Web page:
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Coin theft at British Museum ; sent to Australia as punishment.


Deinomenid

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With all due apologies to our Antipodean  colleagues at Numisforums  this tale struck me as both odd and  interesting.

I got it  into  my head that looking through the earliest regular numismatic magazines might throw light on some  interesting coins that have been subsequently lost. Amongst the articles in the Numismatic Journal/Chronicles from the 1830's- 50's are  plenty of these, though I suspect  some are  just invented  types. Amongst the articles, endless warnings about forgeries (including English  forgers flooding the Turkish market!), and various diatribes  I came across a thief  with the almost  fantastical name  of Timoleon Vlasto. 

Timoleon of course was the saviour of Greek Sicily, and Vlasto was THE collector  par excellence of  the coins of Taras.

The article is here, and below. It is an  interesting defence that, as collecting was his passion, he  should be let off.  For a  name as wonderful as  Timoleon Vlasto, the sentence should  have been  halved, but he was, indeed, sent to Van Dieman's Land (Tasmania)  as  one of 250 convicts. (Maryland and Virginia having  been  inconveniently closed to English convicts somewhat earlier...)

 


MISCELLANEA.
THE ROBBERY AT THE BRITISH MUSEUM.
Central Criminal Court, May 9 (1849). - New Court. - Timoleon Vlasto, aged twenty-four, described in the calendar as a labourer , was indicted for stealing 266 coins, valued at £500, the property of the trustees of the British Museum. The prisoner, a gentlemanly-looking man, is by birth a Greek, and of good family, and seemed but imperfectly acquainted with the English language. Upon the various indictments being read over, he pleaded "Guilty." There was also a further charge against him for stealing 71 coins, valued at £150, the property of Charles Richard Fox, in his dwelling-house. To this indictment the prisoner also pleaded " Guilty."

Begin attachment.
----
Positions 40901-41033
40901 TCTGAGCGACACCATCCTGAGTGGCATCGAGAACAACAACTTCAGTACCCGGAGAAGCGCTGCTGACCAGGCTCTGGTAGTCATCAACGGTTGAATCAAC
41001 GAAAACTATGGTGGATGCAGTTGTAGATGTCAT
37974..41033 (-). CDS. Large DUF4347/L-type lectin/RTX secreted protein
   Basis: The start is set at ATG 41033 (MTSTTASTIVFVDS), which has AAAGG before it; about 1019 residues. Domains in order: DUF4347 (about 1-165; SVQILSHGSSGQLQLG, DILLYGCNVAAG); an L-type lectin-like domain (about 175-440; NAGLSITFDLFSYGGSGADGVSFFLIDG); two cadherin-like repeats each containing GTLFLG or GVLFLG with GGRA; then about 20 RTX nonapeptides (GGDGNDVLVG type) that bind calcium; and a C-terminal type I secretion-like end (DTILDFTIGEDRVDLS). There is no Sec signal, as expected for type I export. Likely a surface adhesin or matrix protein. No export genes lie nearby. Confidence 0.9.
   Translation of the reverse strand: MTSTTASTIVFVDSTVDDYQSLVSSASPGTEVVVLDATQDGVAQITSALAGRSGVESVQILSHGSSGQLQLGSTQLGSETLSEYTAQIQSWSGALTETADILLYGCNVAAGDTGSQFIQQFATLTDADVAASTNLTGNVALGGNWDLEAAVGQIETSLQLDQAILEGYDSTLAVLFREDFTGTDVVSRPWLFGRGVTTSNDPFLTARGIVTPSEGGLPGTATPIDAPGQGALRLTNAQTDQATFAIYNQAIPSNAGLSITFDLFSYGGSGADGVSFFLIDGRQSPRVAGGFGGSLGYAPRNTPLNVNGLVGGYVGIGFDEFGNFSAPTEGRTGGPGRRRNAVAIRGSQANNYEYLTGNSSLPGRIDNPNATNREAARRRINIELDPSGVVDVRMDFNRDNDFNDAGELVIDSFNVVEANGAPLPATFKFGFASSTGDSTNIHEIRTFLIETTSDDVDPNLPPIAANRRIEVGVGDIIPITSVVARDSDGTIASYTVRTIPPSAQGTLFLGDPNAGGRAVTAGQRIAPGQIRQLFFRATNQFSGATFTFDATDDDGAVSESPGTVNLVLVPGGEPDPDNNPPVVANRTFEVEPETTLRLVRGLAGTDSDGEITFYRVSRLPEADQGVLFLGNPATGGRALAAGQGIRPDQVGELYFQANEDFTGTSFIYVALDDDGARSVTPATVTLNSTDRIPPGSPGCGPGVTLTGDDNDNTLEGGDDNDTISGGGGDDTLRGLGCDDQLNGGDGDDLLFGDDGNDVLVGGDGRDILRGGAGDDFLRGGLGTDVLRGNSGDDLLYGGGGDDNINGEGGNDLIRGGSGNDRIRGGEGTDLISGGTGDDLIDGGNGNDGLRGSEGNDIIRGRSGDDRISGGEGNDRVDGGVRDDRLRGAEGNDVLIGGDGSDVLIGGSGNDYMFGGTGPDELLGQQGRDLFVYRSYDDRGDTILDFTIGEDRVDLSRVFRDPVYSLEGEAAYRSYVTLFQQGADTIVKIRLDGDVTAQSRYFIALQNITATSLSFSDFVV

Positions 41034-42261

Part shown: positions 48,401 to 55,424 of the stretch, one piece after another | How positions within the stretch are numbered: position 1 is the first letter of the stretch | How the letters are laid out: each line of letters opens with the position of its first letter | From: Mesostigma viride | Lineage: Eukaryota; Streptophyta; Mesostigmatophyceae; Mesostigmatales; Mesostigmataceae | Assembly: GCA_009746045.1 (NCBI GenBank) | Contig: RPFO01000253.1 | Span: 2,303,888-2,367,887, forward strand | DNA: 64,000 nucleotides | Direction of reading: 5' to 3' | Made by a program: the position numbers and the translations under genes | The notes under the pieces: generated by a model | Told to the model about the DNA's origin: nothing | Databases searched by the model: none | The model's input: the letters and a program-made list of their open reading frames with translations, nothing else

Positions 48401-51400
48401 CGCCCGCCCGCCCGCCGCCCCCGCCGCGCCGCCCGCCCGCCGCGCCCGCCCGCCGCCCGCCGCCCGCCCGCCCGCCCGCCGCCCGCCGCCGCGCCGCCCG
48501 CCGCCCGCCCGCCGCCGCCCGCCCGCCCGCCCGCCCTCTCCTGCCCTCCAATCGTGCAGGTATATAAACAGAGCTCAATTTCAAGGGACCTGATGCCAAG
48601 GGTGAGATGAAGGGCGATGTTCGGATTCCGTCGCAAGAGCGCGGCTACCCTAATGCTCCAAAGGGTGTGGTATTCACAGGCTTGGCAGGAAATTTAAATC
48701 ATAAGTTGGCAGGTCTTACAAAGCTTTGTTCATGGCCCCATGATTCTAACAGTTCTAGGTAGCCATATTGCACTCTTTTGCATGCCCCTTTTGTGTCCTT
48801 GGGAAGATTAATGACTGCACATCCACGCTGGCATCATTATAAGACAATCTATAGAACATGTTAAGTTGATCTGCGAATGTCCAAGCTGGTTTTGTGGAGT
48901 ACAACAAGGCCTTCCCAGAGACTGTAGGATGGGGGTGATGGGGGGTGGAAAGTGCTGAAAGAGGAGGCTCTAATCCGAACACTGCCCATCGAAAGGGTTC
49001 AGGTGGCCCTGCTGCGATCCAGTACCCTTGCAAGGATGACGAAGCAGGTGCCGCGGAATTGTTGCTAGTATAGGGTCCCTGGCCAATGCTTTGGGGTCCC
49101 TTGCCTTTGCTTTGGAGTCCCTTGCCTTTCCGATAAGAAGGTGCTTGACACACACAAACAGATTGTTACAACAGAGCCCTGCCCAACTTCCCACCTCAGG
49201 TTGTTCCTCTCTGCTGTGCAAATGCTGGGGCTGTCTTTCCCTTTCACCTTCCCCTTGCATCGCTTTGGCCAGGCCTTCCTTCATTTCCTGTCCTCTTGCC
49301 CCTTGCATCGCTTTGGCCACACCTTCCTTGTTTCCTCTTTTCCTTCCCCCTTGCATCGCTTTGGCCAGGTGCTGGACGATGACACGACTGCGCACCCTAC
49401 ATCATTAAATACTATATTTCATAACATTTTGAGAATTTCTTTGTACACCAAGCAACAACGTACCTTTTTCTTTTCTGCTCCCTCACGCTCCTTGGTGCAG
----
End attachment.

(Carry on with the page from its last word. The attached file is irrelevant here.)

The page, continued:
Mr. Clarkson, who appeared on behalf of the prisoner, applied to the Court to defer passing sentence until the next day, when he
(the learned counsel) would call witnesses to show his highly respectable position in society , and also that he had not possessed himself of
the coins for the purpose of either selling or raising money on them
; and, but that he (the learned counsel), thought the Court would
ridicule the idea, he should say that the act was that of a monomaniac , and had arisen out of the prisoner's passion for collecting
coins, there being in his possession a great number of other valuable coins besides those stolen, and which could be proved to be
the prisoner's own property.


Mr. Bodkin, who appeared for the prosecution, said he had no opposition to offer to the application, and wished the Court to
understand that the prosecution had been fairly got up. It was the Court who felt at a loss how to proceed . They had but one
duty to perform ; and although the prisoner was a young man of good family, he must be dealt with by the Court as all others